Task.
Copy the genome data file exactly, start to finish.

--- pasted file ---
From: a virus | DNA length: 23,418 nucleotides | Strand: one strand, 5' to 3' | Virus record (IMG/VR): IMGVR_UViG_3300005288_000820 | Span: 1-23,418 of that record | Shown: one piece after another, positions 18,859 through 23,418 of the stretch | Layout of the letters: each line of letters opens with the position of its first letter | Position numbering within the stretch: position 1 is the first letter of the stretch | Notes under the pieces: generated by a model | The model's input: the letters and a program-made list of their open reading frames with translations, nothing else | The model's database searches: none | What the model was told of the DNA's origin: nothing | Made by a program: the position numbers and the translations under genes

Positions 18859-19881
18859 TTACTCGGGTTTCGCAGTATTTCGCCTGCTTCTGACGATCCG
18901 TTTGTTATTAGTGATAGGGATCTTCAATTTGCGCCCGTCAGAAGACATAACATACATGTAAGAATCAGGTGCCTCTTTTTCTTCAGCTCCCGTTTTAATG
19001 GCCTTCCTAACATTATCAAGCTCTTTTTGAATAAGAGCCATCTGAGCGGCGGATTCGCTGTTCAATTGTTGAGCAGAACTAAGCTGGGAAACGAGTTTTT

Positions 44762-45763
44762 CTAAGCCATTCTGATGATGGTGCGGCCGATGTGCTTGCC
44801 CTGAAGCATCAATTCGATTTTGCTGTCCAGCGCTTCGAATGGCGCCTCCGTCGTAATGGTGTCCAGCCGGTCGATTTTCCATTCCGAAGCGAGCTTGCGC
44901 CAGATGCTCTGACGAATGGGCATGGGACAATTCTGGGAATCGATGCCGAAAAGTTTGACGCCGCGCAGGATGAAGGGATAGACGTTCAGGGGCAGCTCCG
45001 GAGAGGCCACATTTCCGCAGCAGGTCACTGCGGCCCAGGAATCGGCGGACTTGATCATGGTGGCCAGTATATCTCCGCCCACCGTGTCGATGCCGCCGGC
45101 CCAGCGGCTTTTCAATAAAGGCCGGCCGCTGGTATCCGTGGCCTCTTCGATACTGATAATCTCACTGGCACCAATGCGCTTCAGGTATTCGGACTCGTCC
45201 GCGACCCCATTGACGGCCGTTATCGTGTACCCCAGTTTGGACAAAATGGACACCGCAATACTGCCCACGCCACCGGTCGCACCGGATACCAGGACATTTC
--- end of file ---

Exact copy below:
From: a virus | DNA length: 23,418 nucleotides | Strand: one strand, 5' to 3' | Virus record (IMG/VR): IMGVR_UViG_3300005288_000820 | Span: 1-23,418 of that record | Shown: one piece after another, positions 18,859 through 23,418 of the stretch | Layout of the letters: each line of letters opens with the position of its first letter | Position numbering within the stretch: position 1 is the first letter of the stretch | Notes under the pieces: generated by a model | The model's input: the letters and a program-made list of their open reading frames with translations, nothing else | The model's database searches: none | What the model was told of the DNA's origin: nothing | Made by a program: the position numbers and the translations under genes

Positions 18859-19881
18859 TTACTCGGGTTTCGCAGTATTTCGCCTGCTTCTGACGATCCG
18901 TTTGTTATTAGTGATAGGGATCTTCAATTTGCGCCCGTCAGAAGACATAACATACATGTAAGAATCAGGTGCCTCTTTTTCTTCAGCTCCCGTTTTAATG
19001 GCCTTCCTAACATTATCAAGCTCTTTTTGAATAAGAGCCATCTGAGCGGCGGATTCGCTGTTCAATTGTTGAGCAGAACTAAGCTGGGAAACGAGTTTTT

Positions 44762-45763
44762 CTAAGCCATTCTGATGATGGTGCGGCCGATGTGCTTGCC
44801 CTGAAGCATCAATTCGATTTTGCTGTCCAGCGCTTCGAATGGCGCCTCCGTCGTAATGGTGTCCAGCCGGTCGATTTTCCATTCCGAAGCGAGCTTGCGC
44901 CAGATGCTCTGACGAATGGGCATGGGACAATTCTGGGAATCGATGCCGAAAAGTTTGACGCCGCGCAGGATGAAGGGATAGACGTTCAGGGGCAGCTCCG
45001 GAGAGGCCACATTTCCGCAGCAGGTCACTGCGGCCCAGGAATCGGCGGACTTGATCATGGTGGCCAGTATATCTCCGCCCACCGTGTCGATGCCGCCGGC
45101 CCAGCGGCTTTTCAATAAAGGCCGGCCGCTGGTATCCGTGGCCTCTTCGATACTGATAATCTCACTGGCACCAATGCGCTTCAGGTATTCGGACTCGTCC
45201 GCGACCCCATTGACGGCCGTTATCGTGTACCCCAGTTTGGACAAAATGGACACCGCAATACTGCCCACGCCACCGGTCGCACCGGATACCAGGACATTTC